As market saturation causes a slowdown across categories, premiumization will emerge as a tried-and-tested means of encouraging sales. Devising smart marketing messages and emphasizing functionality and ease of use can inspire customers to upgrade their home office.
This approach is demonstrated by the robust growth of the premium category in recent years. As noted in GfK’s “The State of Consumer Technology and Durables” report, global brands with an average product sales value 50% or more above market average witnessed a 2021 YoY value growth of 43%, while standard brands — those with prices closer to the market average — saw growth of only 17%.
Focus on providing seamless retail experiences
A borderless, convenient and ideally enjoyable retail experience is of ever-increasing importance. Shoppers moving away from lockdown-enforced e-commerce are cherry-picking where and when they engage with different sales channels. No doubt the future is in large part digital: of online buyers surveyed by GfK, 51% would recommend the retailer. Of offline buyers, only 42% would. Brands who accurately gauge how their consumers are buying — they could be shopping in social media, click-and-mortar, or even cross realities — and then meet them there, can tap into substantial wells of demand.
Credible sustainability messaging and product development
Sustainability is increasingly an issue that more consumers are focused on, but brands cannot meet their expectations with marketing messaging alone. Any attempt to cut corners is likely to be caught and punished. Shoppers were once put off by green messaging because it suggested a dearer price, but GfK research shows that cost is declining as a barrier to green consumption. In 2011, 61% of global respondents agreed that “the environmentally friendly alternatives for many of the products I use are too expensive.” In 2020, 52% agreed with this statement.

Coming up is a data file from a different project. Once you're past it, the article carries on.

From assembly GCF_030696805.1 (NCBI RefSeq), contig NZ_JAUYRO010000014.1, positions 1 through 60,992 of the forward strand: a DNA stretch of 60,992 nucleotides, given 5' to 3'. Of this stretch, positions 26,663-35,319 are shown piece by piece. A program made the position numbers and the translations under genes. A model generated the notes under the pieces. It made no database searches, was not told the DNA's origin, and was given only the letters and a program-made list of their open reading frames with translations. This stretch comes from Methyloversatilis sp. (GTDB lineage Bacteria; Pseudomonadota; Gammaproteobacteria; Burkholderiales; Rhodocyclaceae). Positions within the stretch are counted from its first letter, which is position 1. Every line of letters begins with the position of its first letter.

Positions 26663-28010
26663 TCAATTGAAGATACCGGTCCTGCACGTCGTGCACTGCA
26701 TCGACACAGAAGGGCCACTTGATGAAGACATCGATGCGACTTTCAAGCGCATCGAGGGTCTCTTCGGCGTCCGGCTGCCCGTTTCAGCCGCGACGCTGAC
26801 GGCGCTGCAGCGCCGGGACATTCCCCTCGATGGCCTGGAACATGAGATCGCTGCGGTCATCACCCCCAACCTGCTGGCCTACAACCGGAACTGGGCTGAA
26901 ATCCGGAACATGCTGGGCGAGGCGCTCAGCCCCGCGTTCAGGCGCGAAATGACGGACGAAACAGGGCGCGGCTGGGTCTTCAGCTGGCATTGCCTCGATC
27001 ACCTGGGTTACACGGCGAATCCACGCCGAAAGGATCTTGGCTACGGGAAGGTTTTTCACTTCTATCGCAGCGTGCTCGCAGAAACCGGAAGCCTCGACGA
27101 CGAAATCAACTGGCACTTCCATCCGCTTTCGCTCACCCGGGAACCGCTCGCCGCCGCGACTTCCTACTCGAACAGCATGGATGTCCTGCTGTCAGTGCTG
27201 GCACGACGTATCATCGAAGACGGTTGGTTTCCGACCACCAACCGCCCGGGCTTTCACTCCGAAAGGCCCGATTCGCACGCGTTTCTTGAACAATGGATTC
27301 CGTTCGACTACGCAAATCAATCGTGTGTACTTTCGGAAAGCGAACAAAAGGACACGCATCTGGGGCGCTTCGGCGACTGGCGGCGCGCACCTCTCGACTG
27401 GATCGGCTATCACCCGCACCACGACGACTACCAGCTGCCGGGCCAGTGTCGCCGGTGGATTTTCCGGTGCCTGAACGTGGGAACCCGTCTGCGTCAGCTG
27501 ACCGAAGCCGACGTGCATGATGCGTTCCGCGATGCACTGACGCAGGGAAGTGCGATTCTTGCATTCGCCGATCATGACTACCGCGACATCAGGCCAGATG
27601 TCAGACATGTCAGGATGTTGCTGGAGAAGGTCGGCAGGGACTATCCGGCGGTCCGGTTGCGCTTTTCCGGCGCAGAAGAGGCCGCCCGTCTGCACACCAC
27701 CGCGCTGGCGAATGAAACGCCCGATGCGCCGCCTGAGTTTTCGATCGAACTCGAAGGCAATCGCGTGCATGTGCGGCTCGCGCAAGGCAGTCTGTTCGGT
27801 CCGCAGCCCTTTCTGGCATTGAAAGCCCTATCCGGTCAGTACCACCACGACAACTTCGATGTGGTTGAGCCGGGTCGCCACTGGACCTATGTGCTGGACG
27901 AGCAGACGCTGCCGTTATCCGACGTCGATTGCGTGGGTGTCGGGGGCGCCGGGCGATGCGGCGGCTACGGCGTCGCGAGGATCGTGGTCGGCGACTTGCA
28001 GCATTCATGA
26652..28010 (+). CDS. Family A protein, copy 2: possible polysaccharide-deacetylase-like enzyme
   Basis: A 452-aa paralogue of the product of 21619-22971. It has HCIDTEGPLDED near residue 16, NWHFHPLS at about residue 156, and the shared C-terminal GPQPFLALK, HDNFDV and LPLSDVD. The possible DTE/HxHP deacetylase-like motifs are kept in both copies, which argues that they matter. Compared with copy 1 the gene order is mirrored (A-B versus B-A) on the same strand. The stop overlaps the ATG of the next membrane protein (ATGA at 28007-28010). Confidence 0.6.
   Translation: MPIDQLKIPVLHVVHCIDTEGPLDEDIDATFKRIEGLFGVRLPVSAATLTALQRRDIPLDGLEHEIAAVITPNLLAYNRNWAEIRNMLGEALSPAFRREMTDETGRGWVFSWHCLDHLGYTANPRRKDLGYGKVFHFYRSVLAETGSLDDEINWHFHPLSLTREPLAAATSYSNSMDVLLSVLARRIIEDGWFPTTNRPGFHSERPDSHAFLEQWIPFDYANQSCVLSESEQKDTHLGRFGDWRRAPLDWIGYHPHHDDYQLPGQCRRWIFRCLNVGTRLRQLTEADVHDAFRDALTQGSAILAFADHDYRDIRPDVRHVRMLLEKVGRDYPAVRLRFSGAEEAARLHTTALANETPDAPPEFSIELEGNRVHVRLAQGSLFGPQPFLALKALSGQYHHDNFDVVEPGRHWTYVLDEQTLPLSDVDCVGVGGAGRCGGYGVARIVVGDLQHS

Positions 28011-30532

Intelligent data and insights are the way forward
The positive growth we have seen in consumer demand for Tech and Durables over the last years is set to continue. But because many consumers have already equipped their work from home setups with the right technology, overall demand for products will eventually flatten. Businesses will need to watch market and consumer trends carefully and have access to as close to real-time data as possible to understand what is driving demand, and forecast where it will shift to next. Bold leadership, guided by the right intelligence, can tap into this demand, and capitalize on the new hybrid future.
Learn how the current industry landscape is shifting
What is hybrid working?
Hybrid work is a combination of work from home and more traditional office-based work. Different organizations have different hybrid work policies, but, since the COVID-19 pandemic, offering workers flexibility on where they work from is becoming increasingly common.
How has work from home affected Consumer Tech and Durables?
The Tech and Durables sector has witnessed exceptional growth since work from home became more widespread, with global sales figures 14% higher than they were in pre-pandemic 2019. Sales have not been limited to home office essentials - more time spent at home has meant demand for leisure products like TVs and hot beverage makers has also shot up.
What are shoppers buying to improve their work from home setups?
Consumers have turned to products that enhance their home office, such as webcams, sales of which increased 45% between January and September 2021 compared to the same period of 2020. Monitors were also up 31%, and PC/VOIP headsets 37%.